4. `NUM 2` is a token for nonterminal `TNUM`, so let’s pick production `TNUM`

5. The value of this `Aexpr` node is `AConst 2`, since the value of `TNUM` is `2`

6. The value of the top-level `Aexpr` node is also `AConst 2` (see the `'(' Aexpr ')'` production)

## QUIZ

What is the value of the root `AExpr` node when parsing `1 + 2 + 3`?

``````Aexpr : TNUM                    { AConst \$1    }
| ID                      { AVar   \$1    }
| '(' Aexpr ')'           { \$2           }
| Aexpr '*' Aexpr         { AMul   \$1 \$3 }
| Aexpr '+' Aexpr         { APlus  \$1 \$3 }
| Aexpr '-' Aexpr         { AMinus \$1 \$3 }``````

(A) Cannot be parsed as `AExpr`

(B) `6`

(C) `APlus (APlus (AConst 1) (AConst 2)) (AConst 3)`

(D) `APlus (AConst 1) (APlus (AConst 2) (AConst 3))`

## Running the Parser

First, we should tell the parser that the top-level non-terminal is `AExpr`:

``%name aexpr``

From the production rules and this line, `happy` generates a function `aexpr` that tries to parse a sequence of tokens as `AExpr`

We package this function together with the lexer and the evaluator into a handy function

``evalString :: Env -> String -> Int``

We can test the function like so:

``````λ> evalString [] "1 + 3 + 6"
10

λ> evalString [("x", 100), ("y", 20)] "x - y"
???

λ> evalString [] "2 * 5 + 5"
???

λ> evalString [] "2 - 1 - 1"
???``````

## Precedence and associativity

``````λ> evalString [] "2 * 5 + 5"
20``````

The problem is that our grammar is ambiguous!

There are multiple ways of parsing the string `2 * 5 + 5`, namely

• `APlus (AMul (AConst 2) (AConst 5)) (AConst 5)` (good)
• `AMul (AConst 2) (APlus (AConst 5) (AConst 5))` (bad!)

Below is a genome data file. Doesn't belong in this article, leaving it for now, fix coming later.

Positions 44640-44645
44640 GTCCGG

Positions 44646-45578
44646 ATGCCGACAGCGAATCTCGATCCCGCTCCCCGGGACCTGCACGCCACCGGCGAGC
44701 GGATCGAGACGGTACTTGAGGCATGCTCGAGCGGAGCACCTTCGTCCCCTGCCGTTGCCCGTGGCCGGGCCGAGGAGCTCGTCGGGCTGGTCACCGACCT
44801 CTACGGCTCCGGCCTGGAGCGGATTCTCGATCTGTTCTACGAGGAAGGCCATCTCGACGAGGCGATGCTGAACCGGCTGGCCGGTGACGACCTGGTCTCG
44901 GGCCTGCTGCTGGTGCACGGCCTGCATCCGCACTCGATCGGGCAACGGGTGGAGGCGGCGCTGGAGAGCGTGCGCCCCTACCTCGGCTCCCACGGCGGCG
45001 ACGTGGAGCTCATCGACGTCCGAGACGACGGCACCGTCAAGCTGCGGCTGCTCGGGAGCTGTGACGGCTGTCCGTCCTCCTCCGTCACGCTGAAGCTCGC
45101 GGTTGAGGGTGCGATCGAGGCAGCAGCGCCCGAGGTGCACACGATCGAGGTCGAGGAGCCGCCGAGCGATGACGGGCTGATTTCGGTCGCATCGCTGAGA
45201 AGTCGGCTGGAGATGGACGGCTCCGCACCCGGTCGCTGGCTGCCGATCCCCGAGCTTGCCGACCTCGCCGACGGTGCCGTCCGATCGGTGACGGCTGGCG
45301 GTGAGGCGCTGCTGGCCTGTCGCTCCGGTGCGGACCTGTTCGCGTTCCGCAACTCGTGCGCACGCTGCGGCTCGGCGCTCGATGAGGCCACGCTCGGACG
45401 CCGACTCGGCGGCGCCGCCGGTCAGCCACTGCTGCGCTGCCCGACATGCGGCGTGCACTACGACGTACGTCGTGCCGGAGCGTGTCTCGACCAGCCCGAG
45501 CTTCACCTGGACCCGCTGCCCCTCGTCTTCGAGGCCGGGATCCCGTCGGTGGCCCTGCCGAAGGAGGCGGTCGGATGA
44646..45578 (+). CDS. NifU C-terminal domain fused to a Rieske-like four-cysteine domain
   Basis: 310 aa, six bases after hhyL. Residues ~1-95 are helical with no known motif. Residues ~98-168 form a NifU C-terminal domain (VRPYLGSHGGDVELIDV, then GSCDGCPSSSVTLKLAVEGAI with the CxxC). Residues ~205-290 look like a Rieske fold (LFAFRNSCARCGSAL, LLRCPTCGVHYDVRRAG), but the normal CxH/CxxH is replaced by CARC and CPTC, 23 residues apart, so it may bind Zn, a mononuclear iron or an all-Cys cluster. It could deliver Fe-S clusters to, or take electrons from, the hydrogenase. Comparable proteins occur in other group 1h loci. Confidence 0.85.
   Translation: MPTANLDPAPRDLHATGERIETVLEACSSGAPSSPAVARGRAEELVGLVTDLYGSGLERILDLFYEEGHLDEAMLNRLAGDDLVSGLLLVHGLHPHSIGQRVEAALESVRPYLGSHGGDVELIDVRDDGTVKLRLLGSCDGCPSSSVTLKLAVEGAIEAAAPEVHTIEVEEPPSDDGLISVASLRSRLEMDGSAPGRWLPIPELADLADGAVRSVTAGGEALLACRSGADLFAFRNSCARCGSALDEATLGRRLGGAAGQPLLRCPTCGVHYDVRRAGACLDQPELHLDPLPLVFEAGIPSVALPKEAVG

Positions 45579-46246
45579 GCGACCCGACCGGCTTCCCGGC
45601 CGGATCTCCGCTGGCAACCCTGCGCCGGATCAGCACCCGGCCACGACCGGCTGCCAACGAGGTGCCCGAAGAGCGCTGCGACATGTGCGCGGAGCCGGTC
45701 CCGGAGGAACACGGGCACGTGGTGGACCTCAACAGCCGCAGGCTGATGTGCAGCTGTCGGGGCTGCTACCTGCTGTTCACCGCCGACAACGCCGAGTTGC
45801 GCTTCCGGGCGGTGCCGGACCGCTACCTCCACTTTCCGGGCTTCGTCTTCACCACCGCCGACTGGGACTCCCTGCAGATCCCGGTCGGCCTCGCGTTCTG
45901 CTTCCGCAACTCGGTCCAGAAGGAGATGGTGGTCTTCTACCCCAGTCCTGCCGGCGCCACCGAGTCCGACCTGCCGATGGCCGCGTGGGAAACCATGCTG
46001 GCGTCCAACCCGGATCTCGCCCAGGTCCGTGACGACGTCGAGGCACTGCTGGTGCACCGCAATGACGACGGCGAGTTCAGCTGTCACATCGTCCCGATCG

Wanted: tell `happy` that `*` has higher precedence than `+`!

``````λ> evalString [] "2 - 1 - 1"
2``````

There are multiple ways of parsing `2 - 1 - 1`, namely

• `AMinus (AMinus (AConst 2) (AConst 1)) (AConst 1)` (good)
• `AMinus (AConst 2) (AMinus (AConst 1) (AConst 1))` (bad!)

Wanted: tell `happy` that `-` is left-associative!

How do we communicate precedence and associativity to `happy`?

### Solution 1: Grammar factoring

We can split the `AExpr` non-terminal into multiple “levels”

``````Aexpr : Aexpr '+' Aexpr2
| Aexpr '-' Aexpr2
| Aexpr2

Aexpr2 : Aexpr2 '*' Aexpr3
| Aexpr2 '/' Aexpr3
| Aexpr3

Aexpr3 : TNUM
| ID
| '(' Aexpr ')'``````

Intuition: `AExpr2` “binds tighter” than `AExpr`, and `AExpr3` is the tightest

Now I cannot parse the string `2 * 5 + 5` as

• `AMul (AConst 2) (APlus (AConst 5) (AConst 5))`

• Why?

### Solution 2: Parser directives

This problem is so common that parser generators have a special syntax for it!

``````%left '+' '-'
%left '*' '/'``````

What this means:

• All our operators are left-associative
• Operators on the lower line have higher precedence

That’s all folks!